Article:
Tularemia is a bacterial infection, which is sometimes called the rabbit plague. It is mainly found in wild rabbits, hares and rodents. Infection in people may cause no signs at all, or flu-like symptoms, diarrhea and pneumonia. The risk of infection from hamsters is very low.
What to Do if Your Hamster Bites you?
Thankfully, it is not very common for a hamster to transmit any infections when it bites. However, all bite wounds or scratches should immediately be cleaned extremely well with large volumes of soap and water, and monitored closely for signs of infection. Always visit your doctor if you are concerned about a hamster bite.
What are the Risks of a Household Pet Having Rabies?
Rabies is a fatal disease and the risks should always be taken seriously.
Although the risk is low, household pets such as dogs, cats, guinea pigs and hamsters can get infected from wild animals. They could get infected with rabies from a bite or scratch from a wild animal such as bats, foxes, wild dogs or racoons.
The risk of an indoor pet getting rabies is extremely low. However, pets such as dogs and cats which can roam outside have a slightly higher risk, as they may come into contact with wild animals.
If your pet appears to have a bite or scratch that you are concerned about it is best to take him to the veterinary clinic.
How to Prevent Rabies in Pets
Hamsters do not need a rabies vaccination. Thankfully, as they are indoor animals, they are kept pretty safe from any chance of getting infected. Just remember they should be kept away from wild animals to prevent any risk of getting rabies.
Dogs and cats can be vaccinated against rabies, to help prevent infection. Dogs
and cats are first vaccinated for rabies between 4 and 6 months of age. They then need a booster after one year, then usually every three years. However, regulations vary from state to state, with some requiring annual rabies vaccinations for dogs and/or cats. Check with your veterinarian regarding the laws in your area.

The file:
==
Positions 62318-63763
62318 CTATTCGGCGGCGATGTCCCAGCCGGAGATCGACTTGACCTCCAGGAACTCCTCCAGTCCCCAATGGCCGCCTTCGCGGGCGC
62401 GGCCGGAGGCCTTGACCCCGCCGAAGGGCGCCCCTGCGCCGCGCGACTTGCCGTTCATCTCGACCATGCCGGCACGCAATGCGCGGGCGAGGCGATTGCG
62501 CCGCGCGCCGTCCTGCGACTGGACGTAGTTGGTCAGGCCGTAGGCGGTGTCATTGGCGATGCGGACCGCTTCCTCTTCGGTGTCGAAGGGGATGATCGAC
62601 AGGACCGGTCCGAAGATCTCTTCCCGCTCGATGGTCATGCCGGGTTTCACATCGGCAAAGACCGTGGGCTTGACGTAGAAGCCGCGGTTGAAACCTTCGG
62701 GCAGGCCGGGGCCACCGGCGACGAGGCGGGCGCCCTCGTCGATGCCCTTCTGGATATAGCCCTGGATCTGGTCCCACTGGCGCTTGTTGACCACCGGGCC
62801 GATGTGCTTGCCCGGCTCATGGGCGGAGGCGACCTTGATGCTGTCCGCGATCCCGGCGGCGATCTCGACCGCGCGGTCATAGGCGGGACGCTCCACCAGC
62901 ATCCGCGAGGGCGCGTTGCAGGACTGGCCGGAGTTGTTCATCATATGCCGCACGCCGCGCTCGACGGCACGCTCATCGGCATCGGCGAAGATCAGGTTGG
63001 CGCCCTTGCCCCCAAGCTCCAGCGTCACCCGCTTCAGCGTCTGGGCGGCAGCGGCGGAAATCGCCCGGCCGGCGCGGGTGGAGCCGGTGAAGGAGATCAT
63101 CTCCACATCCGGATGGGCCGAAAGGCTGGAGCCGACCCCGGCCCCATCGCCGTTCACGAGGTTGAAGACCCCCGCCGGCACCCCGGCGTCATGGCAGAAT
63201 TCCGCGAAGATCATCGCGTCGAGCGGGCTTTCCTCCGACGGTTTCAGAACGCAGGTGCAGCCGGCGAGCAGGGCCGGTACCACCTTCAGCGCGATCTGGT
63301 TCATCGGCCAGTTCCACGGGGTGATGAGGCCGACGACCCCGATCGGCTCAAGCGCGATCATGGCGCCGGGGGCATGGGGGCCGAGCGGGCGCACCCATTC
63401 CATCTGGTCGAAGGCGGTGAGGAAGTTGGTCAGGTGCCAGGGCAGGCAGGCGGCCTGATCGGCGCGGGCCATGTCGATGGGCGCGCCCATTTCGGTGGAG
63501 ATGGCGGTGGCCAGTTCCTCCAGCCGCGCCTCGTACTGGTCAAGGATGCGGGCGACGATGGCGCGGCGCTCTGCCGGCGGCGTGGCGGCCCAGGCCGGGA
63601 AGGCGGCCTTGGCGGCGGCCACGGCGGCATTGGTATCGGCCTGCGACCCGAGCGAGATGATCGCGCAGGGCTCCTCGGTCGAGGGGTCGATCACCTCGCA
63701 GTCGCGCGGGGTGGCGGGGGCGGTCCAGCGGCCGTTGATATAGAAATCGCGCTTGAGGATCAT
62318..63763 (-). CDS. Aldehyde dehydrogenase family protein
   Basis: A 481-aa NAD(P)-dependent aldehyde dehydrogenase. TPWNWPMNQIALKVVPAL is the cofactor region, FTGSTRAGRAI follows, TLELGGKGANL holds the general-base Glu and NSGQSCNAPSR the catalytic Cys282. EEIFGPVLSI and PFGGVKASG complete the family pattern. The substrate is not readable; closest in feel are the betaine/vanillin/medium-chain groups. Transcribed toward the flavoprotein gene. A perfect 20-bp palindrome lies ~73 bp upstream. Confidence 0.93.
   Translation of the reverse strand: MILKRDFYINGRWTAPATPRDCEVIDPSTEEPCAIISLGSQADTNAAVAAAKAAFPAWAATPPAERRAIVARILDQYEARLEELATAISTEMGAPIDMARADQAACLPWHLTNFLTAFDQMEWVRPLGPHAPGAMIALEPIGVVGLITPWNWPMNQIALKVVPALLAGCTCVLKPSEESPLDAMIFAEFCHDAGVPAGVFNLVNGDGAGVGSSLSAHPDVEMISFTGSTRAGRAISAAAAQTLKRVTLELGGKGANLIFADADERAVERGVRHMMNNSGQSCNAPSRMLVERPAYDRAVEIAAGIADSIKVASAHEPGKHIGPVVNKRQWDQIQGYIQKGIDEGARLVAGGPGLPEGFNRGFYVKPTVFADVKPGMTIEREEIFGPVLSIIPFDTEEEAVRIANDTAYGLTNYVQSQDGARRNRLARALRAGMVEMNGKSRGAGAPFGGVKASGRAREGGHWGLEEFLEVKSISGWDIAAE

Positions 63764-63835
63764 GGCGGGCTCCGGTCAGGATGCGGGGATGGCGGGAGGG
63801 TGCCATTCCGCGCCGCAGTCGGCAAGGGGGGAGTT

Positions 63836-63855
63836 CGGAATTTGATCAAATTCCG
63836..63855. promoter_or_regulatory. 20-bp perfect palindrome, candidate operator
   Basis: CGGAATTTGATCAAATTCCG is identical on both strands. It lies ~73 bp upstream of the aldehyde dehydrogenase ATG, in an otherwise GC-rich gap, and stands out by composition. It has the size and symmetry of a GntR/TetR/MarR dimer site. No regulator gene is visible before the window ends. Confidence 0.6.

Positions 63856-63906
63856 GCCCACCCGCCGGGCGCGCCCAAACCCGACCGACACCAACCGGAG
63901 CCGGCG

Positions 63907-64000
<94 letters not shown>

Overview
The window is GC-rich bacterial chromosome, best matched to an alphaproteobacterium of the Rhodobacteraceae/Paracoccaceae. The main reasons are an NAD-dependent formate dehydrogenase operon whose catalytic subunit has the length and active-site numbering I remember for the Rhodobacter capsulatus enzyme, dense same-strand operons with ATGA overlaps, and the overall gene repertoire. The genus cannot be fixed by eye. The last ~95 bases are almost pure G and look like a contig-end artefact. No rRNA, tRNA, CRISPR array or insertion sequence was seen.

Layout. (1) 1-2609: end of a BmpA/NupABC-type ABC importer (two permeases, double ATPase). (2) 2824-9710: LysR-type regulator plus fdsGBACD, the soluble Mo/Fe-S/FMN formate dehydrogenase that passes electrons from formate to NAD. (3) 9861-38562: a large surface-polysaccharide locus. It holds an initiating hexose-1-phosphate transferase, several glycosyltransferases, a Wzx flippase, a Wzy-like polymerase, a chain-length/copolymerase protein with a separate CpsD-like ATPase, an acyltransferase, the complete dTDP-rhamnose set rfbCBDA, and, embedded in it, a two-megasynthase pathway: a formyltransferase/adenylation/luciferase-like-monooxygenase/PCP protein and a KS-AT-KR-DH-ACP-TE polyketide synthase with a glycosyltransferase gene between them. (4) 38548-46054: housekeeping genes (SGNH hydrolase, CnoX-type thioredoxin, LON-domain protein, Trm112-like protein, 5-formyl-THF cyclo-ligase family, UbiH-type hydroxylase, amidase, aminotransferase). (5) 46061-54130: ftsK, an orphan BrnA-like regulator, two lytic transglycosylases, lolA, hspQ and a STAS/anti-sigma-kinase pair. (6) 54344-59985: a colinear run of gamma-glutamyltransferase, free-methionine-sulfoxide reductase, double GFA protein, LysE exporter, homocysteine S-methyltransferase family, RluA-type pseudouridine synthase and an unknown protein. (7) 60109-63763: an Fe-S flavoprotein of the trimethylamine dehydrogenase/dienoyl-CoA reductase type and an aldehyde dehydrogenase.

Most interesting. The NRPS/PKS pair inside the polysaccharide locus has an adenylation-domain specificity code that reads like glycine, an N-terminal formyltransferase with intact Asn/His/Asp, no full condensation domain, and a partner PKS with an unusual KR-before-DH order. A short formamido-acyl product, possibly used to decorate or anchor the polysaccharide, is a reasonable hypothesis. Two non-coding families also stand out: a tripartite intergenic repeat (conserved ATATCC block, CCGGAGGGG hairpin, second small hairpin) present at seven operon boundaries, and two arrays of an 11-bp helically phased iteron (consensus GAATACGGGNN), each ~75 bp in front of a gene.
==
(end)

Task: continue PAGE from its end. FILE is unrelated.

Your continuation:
Signs That an Animal Has Rabies
The signs of rabies infection are similar in any animal affected with the disease.
In the extremely unlikely event that your hamster gets rabies, it may show these signs:
- Appear angry and try to bite anything around it
- Make strange or different noises than normal
- Have paralysis of the legs
- Eventually the neck and head become paralyzed
- Dripping saliva or foaming at the mouth
Unfortunately, rabies can only be definitively diagnosed by examining the brain tissue. Remember, do not try to touch or capture a pet or wild animal if you think it has rabies!
In this article we have discovered that hamsters can get rabies but the risk of your pet hamster getting rabies is extremely low, almost zero. We all know that hamsters have a reputation for being biters. Therefore, we have also discussed the possible diseases and infections associated with hamster bites and the importance of thoroughly washing every bite as soon as possible and seeking medical attention if needed. You now also know the possible signs of rabies in animals and how to help prevent it though vaccination, if you have a dog or cat. Hopefully this article has been informative and put your mind at ease regarding rabies infection in hamsters.